|Giant frame size?||gregflynn|
Dec 12, 2003 1:03 PM
|I am considering buying a Giant TCR Carbon frame but am concerned about the size,
I am 5 11 1/2 with an inside leg of 34" (86.5cm). I currently ride a Look 381i 56cm which a find a touch long.
Does anybody ride a giant size M with my size???
Dec 12, 2003 1:34 PM
|What size frame other people ride is of no value to you.
A geometry comparison will tell you exactly what is different about the fit.
According to my charts, your LOOK has 56.9cm TT length and a 72.5 degree seat tube angle.
The medium size Giant has a 55.5cm top tube length, but a steeper 73.5 seat tube angle. To properly compare these two frames, .6cm must be added to the TT length of the Giant to compensate for the different saddle position, making the Giant's effective top tube length 56.1cm, or .8cm shorter than the LOOK. If the LOOK feels long, then you could probably run the same stem length on a medium Giant.
You don't mention the stem length on your LOOK, but if it feels long, why don't you try a shorter stem?
The other thing that should be closely compared is the total head tube length, including the headset. With the limited number of sizes in the Giant frames, the head tube may be shorter than desirable, resulting in the need for a high rise stem and/or many steering tube spacers. To avoid a goofy looking setup, it's important to evaluate the vertical dimensions of the frame along with the horizontal. Unfortunately, Giant does not list the head tube length in their geometry charts.
Dec 12, 2003 1:46 PM
|I have a 110mm stem length (reduced from 120).
The question of head tube length is a concern. As you say there is no info on these dimension in the Giant brochure and whats the point of a compact 'rigid' frame if you have a 60mm head tube length?
Maybe I'll opt for the new Time VXR as I understand it's a touch longer (5mm) and has a higher head tube. The only problem is the price 50-60 % more expensive and 3 month delivery time.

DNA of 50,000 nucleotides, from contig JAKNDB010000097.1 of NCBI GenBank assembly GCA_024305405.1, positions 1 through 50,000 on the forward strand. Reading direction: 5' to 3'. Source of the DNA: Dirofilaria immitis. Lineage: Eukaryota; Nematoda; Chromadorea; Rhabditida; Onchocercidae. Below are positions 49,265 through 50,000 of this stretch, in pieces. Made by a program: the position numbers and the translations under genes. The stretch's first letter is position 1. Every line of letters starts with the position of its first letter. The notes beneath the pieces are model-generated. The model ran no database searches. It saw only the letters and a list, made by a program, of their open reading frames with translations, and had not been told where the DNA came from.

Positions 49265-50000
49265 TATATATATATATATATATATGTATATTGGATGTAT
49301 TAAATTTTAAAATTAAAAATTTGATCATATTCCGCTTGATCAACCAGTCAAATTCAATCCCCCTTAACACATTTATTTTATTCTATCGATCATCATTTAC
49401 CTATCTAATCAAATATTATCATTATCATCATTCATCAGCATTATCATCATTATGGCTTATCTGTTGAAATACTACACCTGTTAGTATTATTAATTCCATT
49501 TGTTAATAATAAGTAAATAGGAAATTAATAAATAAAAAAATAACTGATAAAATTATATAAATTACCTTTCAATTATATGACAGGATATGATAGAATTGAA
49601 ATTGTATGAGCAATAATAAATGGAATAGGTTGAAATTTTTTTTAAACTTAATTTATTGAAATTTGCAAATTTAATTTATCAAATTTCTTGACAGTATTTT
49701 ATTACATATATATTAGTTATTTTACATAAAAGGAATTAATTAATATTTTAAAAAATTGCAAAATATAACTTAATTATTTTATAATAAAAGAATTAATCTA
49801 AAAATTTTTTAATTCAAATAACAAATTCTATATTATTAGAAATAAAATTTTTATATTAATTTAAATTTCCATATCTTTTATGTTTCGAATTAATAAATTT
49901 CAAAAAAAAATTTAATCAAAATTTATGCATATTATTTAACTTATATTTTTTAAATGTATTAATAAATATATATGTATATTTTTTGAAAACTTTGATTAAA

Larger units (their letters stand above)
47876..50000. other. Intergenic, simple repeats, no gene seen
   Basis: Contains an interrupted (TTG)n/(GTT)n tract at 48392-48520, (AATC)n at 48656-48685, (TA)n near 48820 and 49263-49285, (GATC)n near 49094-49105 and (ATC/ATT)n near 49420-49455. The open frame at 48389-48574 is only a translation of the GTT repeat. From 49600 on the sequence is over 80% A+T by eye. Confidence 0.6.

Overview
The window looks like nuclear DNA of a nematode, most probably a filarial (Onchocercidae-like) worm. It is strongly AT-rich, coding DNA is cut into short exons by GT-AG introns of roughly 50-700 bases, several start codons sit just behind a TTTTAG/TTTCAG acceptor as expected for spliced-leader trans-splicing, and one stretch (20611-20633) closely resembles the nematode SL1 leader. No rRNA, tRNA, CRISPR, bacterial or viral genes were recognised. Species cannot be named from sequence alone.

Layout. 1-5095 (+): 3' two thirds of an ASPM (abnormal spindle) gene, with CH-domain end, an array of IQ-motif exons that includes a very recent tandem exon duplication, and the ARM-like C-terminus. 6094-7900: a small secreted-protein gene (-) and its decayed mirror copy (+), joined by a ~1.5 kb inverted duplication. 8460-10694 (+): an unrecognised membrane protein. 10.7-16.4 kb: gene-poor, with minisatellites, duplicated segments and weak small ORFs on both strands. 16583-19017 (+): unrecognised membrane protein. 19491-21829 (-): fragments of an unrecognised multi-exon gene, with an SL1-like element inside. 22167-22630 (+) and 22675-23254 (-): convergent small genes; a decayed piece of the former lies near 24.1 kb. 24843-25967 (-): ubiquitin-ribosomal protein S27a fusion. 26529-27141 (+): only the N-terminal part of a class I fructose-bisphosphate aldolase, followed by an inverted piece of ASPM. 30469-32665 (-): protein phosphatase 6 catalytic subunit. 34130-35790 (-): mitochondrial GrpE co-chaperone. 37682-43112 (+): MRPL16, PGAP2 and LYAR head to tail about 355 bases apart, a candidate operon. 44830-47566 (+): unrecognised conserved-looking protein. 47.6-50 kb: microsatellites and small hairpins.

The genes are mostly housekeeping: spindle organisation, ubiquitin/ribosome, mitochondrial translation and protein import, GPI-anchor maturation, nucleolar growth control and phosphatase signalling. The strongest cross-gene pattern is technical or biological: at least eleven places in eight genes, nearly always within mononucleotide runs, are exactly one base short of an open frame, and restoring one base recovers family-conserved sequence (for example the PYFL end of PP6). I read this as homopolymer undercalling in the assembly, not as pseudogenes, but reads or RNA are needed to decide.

My last choice is the LOOK 486 but is a bit heavy from what I've seen on Weight weenies.
Whats the best choice?
|ask a Giant dealer or owner...||C-40|
Dec 12, 2003 2:19 PM
|It shouldn't be that tough to find out the head tube length of a medium Giant carbon frame. Someone reading this forum may have the answer. LOOK frames also tend to be as short as anyone's for a given frame size.
Time frames are awful pricey, but hey, it's your money. For that kind of price I'd look at a Colnago C-50 myself. A lot more paint selection, but delivery would not be quick either.
You might also look at Fondriest frames. They have some new carbon models out, but the geometry varies among them.
As for the weight weenie thing, we just got done with discussion that showed the minute savings from a full pound of weight. According to analyic cycling, you save about .3 seconds on 300 meter hill and less than 30 seconds on a 3-mile, 6% grade, (if you have real mountains to climb). If you're already in single digit body fat, maybe the frame is the place to worry about weight, but for most of us, a pound off the middle is a lot cheaper.
Dec 12, 2003 7:40 PM
|I thought the change was 1.2cm. for every degree in seat tube. Have I got this screwed up?|
|right, I goofed...||C-40|
Dec 13, 2003 6:38 AM
|Thanks for catching my error. The two frames acutally have nearly identical TT lengths.|
|right, I goofed...||koala|
Dec 13, 2003 8:49 AM
|No biggie, thought I was losing it.|
Dec 13, 2003 6:37 AM
|Oops, I goofed. The Giant has an effective TT length of 56.7cm which is only .2cm less than the LOOK.|
|Don't quite get it?||gregflynn|
Dec 13, 2003 12:03 PM
|I have both the Look and Giant brochure in front of me and from how I read it the Look (56cm) frame has a top tube length of 56.9cm where as the Giant (M) has a top tube length of 55.5cm how do you calculate the 'effective' TT length to be .2cm different ?|
|most folks don't...||C-40|
Dec 13, 2003 12:55 PM
|To compare the top tube length of two frames with different seat tube angles, you have to compensate for the fact that the saddle must be moved further back on the bike with the steeper STA, to place the rider in the same position relative to the bottom bracket. If you don;t do this, you're comparing one frame with the rider further forward than the other. Most people want to duplicate a specific saddle location that places their knee in the desired relationship to the bottom bracket or pedal spindle.
The formula for calculating the exact difference is: saddle height x (cosA-cosB), where A and B are the two seat tube angles. The amount will vary from 1-1.5cm depending on the saddle height, but 1.2cm is close enough average value for most comparisons. The value can either be added to the TT length of the frame with the steeper STA or subtracted from TT length of the frame with the more slack STA.
Failing to take the seat tube angle into account is one reasom people buy frames with what they think is a shorter top tube and then find out it's not.